design thinking initiatives for a better urban life
With growing pressure and demands on city budgets today, municipalities are facing shortages of funds for many of their departments. In particular, departments that focus on servicing and improving the public realm frequently face cuts in their annual and capital budgets. Often, this means that many urban public spaces don’t receive the attention that they need to meaningfully serve their residents. A capital project to improve a public square may be shelved until brighter days in the city’s future. Programs in the park may be cut back because there isn’t money to spend on community activities. Street furniture may slowly deteriorate as cities cut the funds dedicated to street amenities.
At the same time as funding for the public realm is frequently coming up short, public space continues to play a vital role in our cities. Public spaces cultivate community, spur economic activity, promote social cohesion, and enrich residents’ health and well-being, among many other important roles. Given this challenging fiscal climate in many cities, how can we continue to activate public spaces to foster community, connect residents to their neighborhoods and each other, and create vibrant cities in a cost effective manner? How can we sustain activated public spaces in the long term?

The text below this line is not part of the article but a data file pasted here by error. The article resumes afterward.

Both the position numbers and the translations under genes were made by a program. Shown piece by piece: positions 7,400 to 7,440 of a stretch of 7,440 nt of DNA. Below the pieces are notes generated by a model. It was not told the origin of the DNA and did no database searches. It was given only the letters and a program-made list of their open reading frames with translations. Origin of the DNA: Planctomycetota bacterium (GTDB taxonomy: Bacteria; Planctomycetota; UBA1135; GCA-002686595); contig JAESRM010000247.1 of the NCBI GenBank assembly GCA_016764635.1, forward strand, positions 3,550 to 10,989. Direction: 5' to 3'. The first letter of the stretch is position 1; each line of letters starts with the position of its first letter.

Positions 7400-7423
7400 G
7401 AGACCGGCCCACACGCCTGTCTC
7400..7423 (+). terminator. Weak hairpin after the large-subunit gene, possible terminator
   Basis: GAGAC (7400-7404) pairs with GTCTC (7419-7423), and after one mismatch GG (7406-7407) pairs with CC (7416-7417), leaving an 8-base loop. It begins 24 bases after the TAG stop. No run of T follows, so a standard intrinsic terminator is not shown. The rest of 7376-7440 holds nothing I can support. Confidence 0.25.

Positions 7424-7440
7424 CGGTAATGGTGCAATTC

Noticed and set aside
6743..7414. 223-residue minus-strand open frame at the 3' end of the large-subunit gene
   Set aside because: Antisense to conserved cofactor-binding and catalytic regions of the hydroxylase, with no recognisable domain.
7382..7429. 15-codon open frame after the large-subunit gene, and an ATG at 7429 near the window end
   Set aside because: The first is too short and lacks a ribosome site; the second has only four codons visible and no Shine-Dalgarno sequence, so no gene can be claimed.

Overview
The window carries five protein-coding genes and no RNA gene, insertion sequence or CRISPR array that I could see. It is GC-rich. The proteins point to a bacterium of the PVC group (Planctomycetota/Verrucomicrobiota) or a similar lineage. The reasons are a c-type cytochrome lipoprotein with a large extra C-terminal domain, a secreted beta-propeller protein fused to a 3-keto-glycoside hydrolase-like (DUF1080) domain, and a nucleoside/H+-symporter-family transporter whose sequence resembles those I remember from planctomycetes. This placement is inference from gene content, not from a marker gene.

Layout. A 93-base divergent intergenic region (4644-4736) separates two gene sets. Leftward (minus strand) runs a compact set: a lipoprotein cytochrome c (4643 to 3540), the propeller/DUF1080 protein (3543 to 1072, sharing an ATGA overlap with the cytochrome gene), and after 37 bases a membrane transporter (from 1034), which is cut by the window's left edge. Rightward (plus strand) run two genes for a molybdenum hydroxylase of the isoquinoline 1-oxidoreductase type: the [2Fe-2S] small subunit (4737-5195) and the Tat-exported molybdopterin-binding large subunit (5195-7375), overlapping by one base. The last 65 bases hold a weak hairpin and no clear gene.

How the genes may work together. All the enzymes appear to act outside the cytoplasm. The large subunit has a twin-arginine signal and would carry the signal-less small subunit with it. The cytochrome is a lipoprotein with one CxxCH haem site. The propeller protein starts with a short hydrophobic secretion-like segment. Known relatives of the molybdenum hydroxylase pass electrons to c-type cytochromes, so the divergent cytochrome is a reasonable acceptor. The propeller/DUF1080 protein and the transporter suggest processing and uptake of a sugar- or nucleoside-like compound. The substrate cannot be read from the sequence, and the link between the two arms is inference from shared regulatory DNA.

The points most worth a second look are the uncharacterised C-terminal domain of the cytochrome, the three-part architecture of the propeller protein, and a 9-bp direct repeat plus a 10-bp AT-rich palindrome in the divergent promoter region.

Although I have ideas about how to start tackling this problem this from the top, I am going to begin exploring answers to this question by starting bottom-up, by implementing my own public space interventions and “learning by doing.” I hope to develop many ideas and try to implement them as I can, thus allowing the process of innovation&implementation to produce outcomes, which I can then learn from – nurturing and learning from both success and failure. In the process, I hope to engage and involve local organizations and/or municipal departments to form a broader understanding of connections between organizations, residents, the city, and how collaborations can be formed to cost-effectively activate public spaces.
I’ve been speaking with experts in the GSD community and at the City of Boston, and I have a few more contacts I’ll be contacting soon. I’m still refining my ideas for the kinds of interventions I would like to do. I would like to implement an intervention in the back yard of Gund Hall, and I’m working with building services to try to make it happen. I also am studying the Cambridge Common space to start planning some interventions there.